- Claudia McMullin with Gregory the pitbull
Claudia McMullin is a “recovering attorney” and the executive director of Friends of Animals Utah (FOAUtah.org), an animal-rescue organization in Park City. FOAU, which operates a 16,000-square-foot rescue/rehabilitation ranch in Summit County and the Furburbia adoption center in Park City, rescues 1,100 animals per year, 50 percent of which come from kill shelters in the Salt Lake Valley. For the past year, FOAU has also partnered with the Peace House, a domestic-violence center in Park City, to provide shelter to the pets of victims entering the Peace House. FOAU recently expanded this program, the Purple Paw Project, to offer the service to any domestic-violence shelter in Utah that does not have an existing relationship with an animal shelter.
How does having a pet change a domestic-violence situation?
The statistics vary, but the bottom line is that a large number of women and children do not leave an abusive situation because of threats to the pet. The abuser will use threatening to kill, maim, or harm the family pet as a means of controlling the victim and the kids, and a lot of women and families stay with their abusers as a result. Plus, when they call a domestic-violence shelter and hear that they don’t take pets, it often—even though they’re halfway there, reaching out—can stop them from making the move because of a fear of what may happen to the animal after their escape.
For example, in one study, 71 percent of women entering a shelter
reported that the batterer injured, maimed, killed or threatened their
pet, for revenge or to psychologically control their victims.
Sixty-eight percent of battered women report violence toward their
animals—87 percent of the incidences occurred in the presence of the
women, and 75 percent in the presence of the children.
Almost all domestic-violence shelters don’t accept pets. There are 16 domestic-violence shelters in Utah, five of which have no relationship with animal services. And when I say animal services, I mean even temporary housing.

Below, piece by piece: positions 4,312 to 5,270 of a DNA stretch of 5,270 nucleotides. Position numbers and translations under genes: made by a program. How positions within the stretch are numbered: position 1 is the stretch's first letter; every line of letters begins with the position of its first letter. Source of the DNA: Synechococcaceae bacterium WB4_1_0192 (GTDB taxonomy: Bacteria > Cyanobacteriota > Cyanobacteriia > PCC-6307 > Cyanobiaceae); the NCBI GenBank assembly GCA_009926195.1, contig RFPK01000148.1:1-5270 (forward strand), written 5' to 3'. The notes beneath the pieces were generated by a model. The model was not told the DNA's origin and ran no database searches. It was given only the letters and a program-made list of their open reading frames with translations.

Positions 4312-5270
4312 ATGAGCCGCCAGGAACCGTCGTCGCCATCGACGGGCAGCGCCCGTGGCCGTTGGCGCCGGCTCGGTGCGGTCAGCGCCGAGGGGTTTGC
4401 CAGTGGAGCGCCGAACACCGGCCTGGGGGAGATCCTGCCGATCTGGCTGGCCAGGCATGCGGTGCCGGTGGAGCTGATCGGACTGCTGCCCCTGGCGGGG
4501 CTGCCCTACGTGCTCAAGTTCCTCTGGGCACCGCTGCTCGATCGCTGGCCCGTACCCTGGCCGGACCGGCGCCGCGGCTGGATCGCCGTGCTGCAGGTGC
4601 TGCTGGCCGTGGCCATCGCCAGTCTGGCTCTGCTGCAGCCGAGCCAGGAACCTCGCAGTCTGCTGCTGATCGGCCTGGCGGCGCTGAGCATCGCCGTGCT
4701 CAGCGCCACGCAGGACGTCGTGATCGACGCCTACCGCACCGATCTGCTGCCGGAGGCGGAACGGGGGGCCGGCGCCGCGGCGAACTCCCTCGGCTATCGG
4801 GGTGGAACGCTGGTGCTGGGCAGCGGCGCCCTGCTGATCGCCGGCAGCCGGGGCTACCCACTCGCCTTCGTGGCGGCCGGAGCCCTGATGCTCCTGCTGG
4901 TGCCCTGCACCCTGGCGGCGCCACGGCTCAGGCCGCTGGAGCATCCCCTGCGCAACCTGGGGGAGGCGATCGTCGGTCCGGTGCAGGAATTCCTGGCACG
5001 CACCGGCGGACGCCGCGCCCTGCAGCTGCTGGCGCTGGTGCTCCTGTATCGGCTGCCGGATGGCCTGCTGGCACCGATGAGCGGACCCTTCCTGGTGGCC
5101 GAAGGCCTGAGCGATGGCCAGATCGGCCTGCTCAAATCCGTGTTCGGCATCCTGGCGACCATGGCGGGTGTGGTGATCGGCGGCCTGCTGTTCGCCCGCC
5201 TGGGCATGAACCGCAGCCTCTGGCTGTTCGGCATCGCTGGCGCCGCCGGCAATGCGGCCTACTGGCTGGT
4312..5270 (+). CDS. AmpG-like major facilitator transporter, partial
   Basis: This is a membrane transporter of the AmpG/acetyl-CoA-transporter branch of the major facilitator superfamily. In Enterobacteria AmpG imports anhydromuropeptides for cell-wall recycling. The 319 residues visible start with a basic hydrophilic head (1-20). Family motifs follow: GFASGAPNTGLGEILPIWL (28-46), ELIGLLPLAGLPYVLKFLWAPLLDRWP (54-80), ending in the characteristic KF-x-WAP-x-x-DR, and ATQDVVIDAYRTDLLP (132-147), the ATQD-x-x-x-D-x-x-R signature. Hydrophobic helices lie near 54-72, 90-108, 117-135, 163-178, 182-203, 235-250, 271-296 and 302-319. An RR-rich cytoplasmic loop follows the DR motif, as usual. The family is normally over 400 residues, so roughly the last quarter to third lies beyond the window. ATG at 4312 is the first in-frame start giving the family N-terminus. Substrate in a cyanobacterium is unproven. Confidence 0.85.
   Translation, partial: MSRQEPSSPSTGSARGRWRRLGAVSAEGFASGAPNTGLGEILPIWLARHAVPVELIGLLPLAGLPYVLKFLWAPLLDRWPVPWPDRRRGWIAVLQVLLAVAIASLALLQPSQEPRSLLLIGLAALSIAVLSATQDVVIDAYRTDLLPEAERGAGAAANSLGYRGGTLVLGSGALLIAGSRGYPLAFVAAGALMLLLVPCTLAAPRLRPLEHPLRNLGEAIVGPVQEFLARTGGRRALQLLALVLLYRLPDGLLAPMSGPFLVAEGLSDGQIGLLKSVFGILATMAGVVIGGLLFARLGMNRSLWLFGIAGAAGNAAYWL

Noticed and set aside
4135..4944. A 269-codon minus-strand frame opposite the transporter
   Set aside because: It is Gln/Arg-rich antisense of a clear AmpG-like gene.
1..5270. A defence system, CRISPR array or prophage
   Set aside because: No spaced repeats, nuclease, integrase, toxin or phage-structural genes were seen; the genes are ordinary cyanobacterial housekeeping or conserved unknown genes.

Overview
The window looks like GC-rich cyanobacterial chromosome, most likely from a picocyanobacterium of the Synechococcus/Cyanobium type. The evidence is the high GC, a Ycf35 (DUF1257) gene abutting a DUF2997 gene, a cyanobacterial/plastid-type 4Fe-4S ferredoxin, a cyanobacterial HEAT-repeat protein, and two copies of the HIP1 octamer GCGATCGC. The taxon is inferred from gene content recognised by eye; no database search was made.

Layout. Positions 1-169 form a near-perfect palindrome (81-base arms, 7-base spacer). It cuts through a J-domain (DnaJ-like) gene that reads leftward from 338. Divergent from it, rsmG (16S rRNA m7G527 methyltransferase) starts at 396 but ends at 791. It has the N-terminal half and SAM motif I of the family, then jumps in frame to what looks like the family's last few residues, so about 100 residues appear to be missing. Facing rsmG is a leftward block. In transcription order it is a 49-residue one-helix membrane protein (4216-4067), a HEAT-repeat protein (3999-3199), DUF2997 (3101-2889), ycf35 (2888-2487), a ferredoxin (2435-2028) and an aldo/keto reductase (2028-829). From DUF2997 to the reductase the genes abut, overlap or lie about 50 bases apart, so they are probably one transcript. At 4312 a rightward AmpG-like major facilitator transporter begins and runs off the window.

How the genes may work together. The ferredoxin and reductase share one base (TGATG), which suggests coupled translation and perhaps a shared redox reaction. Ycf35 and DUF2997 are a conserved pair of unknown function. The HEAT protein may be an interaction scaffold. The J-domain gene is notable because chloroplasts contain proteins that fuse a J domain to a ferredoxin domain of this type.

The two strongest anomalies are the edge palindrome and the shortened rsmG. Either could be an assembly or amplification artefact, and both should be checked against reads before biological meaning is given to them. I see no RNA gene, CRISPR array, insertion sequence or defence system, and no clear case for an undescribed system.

How will the Purple Paw Project help with this?
There is a percentage of people who live in an abusive situation where animal abuse is occurring who have nowhere to put the animal. So now, we bridge that gap. And our purpose is threefold: We want to provide a place for people to feel safe in leaving their pets while they escape a domestic-violence situation. We, as an animal-rescue organization, also want to stop animal abuse. And we want to try to stop people giving up their pets to animal shelters. If they feel that desperate, and they have to make a choice between a pet and staying in the abuse, we don’t want relinquishments to animal shelters. We want to keep families and their pets together.
How are pets cared for while FOAU is housing them?
Our experience is going to be a better experience for the animal because they won’t be just stuck in an animal-shelter kennel for the duration of its owner’s stay in the domestic-violence shelter. We’re going to house the animals in a network of secure locations. They’ll be fed and cared for. If the animal isn’t spayed or neutered, we’ll do that. We’ll take care of their medical needs, their social needs, their physical needs, during their owner’s stay. The average [stay in a domestic-violence shelter] is about 30 days, but we won’t throw an animal out.
Do people need to ask about this service when seeking help from a domestic-violence shelter?
We’re hoping that the domestic-violence shelters will ask the questions. We have a questionnaire that we drafted for the shelters to ask potential clients about their animals. Basically, the domestic-violence shelter vets the person and their pet’s situation, and when they accept the person into their shelter, we’ll take the pet.